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Afrikaldia, the Basque Festival of African Cinemas, takes place in Vitoria-Gasteiz from October 3 to 8, focusing on migration and equality from an African perspective

2022 September 27

 

  • The Deputy Minister for Human Rights, Memory and Cooperation of the Basque Government, José Antonio Rodriguez Ranz, participated in the presentation of the contest
  • Supported by eLankidetza, Basque Agency for Development Cooperation

 Vitoria-Gasteiz, 2022 09 27

 Afrikaldia, the Basque Festival of African Cinemas, will take place in Vitoria-Gasteiz from October 3 to 8, focusing especially on migration, equality and the mobility of people from an African perspective. The Inaugural Gala will be at the Europa Palace. It is a competitive international film festival aimed at all audiences. Florida cinemas will host a dozen screenings that will serve to learn about the reality of Africa through quality cinema.

 The Deputy Minister for Human Rights, Memory and Cooperation of the Basque Government, José Antonio Rodriguez Ranz, has participated in the presentation of Afrikaldia, along with the local councilor for Culture, the Director of the Vital Foundation, and Mrs Beatriz Leal, programming director of the Festival of African cinemas.

 Afrikaldia, organized by the Manuel Iradier Africanist Association and Kultura Bendera Elkartea, with the participation of the African diaspora from Vitoria-Gasteiz. During the week of the festival, different directors and actors, producers and producers will visit Vitoria-Gasteiz, Some of them will come to the Araba-Álava Campus to reflect and debate on the political and migratory panorama that African countries are going through. Among the films that are screened there are several with content linked to Equality, Youth, Migration and Development Cooperation.

  •  A NUIT DES ROIS (The Night of the Kings), by Philippe Lacôte (Ivory Coast/France/Canada/Senegal, 2020) will open the competition. A small delinquent enters frightened in "La Maca", a prison in the middle of the Ivory Coast forest that is governed by its own rules and where the prisoners are the true rulers. The head of the prison, sick and forced to commit suicide according to internal rules, chooses this inmate as the new storyteller. When the moon turns red, he must begin to tell his story, and when it is over, face his fate. He chooses the story of Zama King, an assassin, an idol for the rest of the inmates. The night advances, the danger is constant, but imagination and creativity overflow.
  •  143 RUE DU DÉSERT (Desert Street, 143), by Hassen Ferhani (Algeria / France / Qatar, 2019) tells that, in the middle of the Algerian Sahara, a woman writes her story in her living room. There she welcomes truck drivers, wandering beings and her dreams with a cigarette, a coffee or some eggs... Her name is Malika.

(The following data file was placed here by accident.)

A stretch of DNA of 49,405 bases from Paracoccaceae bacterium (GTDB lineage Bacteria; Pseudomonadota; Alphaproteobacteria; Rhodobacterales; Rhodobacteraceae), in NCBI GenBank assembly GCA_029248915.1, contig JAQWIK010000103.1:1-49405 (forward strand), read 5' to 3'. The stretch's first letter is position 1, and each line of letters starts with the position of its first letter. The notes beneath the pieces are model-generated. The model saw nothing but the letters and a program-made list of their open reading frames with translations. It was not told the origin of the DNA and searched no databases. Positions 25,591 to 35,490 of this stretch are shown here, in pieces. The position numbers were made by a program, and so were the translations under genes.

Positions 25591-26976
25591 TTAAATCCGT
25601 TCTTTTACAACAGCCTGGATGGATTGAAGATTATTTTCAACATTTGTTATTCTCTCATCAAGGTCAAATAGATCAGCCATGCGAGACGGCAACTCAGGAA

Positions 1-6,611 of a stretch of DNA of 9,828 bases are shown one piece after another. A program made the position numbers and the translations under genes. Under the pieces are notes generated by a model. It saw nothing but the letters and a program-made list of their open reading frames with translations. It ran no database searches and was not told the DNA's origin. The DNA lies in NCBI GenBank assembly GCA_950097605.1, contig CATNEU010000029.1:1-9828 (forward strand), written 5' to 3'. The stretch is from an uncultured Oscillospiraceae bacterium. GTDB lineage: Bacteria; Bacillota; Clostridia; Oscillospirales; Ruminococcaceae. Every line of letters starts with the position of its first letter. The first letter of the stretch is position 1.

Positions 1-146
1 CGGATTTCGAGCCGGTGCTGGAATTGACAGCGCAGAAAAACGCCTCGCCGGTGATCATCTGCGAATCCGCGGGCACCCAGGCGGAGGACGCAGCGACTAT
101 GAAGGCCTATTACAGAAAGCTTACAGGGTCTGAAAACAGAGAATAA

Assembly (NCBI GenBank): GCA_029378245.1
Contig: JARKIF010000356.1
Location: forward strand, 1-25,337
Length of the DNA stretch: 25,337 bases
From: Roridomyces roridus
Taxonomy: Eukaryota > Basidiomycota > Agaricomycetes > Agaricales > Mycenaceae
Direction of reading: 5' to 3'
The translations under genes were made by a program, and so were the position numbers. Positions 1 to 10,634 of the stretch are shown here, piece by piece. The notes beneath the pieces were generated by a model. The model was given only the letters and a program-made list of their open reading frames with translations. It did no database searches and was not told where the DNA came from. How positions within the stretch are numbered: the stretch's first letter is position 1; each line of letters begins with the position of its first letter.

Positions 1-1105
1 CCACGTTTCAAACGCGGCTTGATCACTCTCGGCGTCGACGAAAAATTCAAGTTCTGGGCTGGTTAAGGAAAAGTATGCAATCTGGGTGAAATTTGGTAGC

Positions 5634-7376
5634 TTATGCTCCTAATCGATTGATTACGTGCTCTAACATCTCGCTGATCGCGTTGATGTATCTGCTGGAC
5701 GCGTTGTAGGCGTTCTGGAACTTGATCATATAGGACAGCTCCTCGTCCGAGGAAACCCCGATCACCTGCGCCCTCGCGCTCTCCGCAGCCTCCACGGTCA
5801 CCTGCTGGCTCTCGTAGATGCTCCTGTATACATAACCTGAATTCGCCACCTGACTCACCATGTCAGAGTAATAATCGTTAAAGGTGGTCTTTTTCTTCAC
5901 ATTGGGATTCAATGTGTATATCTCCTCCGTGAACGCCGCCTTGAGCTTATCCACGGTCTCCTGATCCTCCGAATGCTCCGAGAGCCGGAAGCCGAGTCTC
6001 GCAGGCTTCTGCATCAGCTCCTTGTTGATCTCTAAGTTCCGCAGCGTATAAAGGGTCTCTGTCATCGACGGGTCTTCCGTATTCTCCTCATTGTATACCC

•  DANS LA MAISON (In the house), by Karima Saïdi (Belgium / France / Morocco / Qatar, 2020) narrates that, after years of separation, the filmmaker is reunited with her mother, Aïcha, who suffers from Alzheimer's. From Brussels to Tangier, between modesty and confession, pains, ruptures, duels and joys take shape: everything that has marked the odyssey of a family marked by exile.
  •  FEATHERS (Plumas), by Omar El Zohairy (Egypt/Netherlands/Greece/France, 2021) begins at a children's birthday party, when a magician turns the child's authoritarian father into a chicken. The family's problems will begin when the magician is unable to reverse the transformation. The selfless mother must take charge of the situation to move her family forward in a patriarchal society that will not make things easy for her. As she moves heaven and earth to bring her husband back and ensure her survival, the woman will go through a total transformation.
  •  FEMMES SUSPENDUES (Suspended Women), by Merième Addou (Morocco/France/Qatar, 2021) describes the struggle of Ghita, Latifa and Saadia, three women abandoned by their husbands. After years of endless waiting, they go to the court in their region to request a divorce. The judicial procedure forces each of them to prove the absence of her husband: an absurd and painful obstacle course that they are not sure they can overcome.
  •  FREDA, by Gessica Généus, (Haiti / France / Benin, 2021) exposes how Freda lives with her mother, her sister and her younger brother in a popular neighbourhood of Port-au-Prince, the capital of Haiti. The family survives thanks to a small grocery store. Faced with precariousness and the increase in daily violence, each of them wonders if she should stay or flee the country. Willing to give up her own happiness, Freda decides to believe in the future of her country.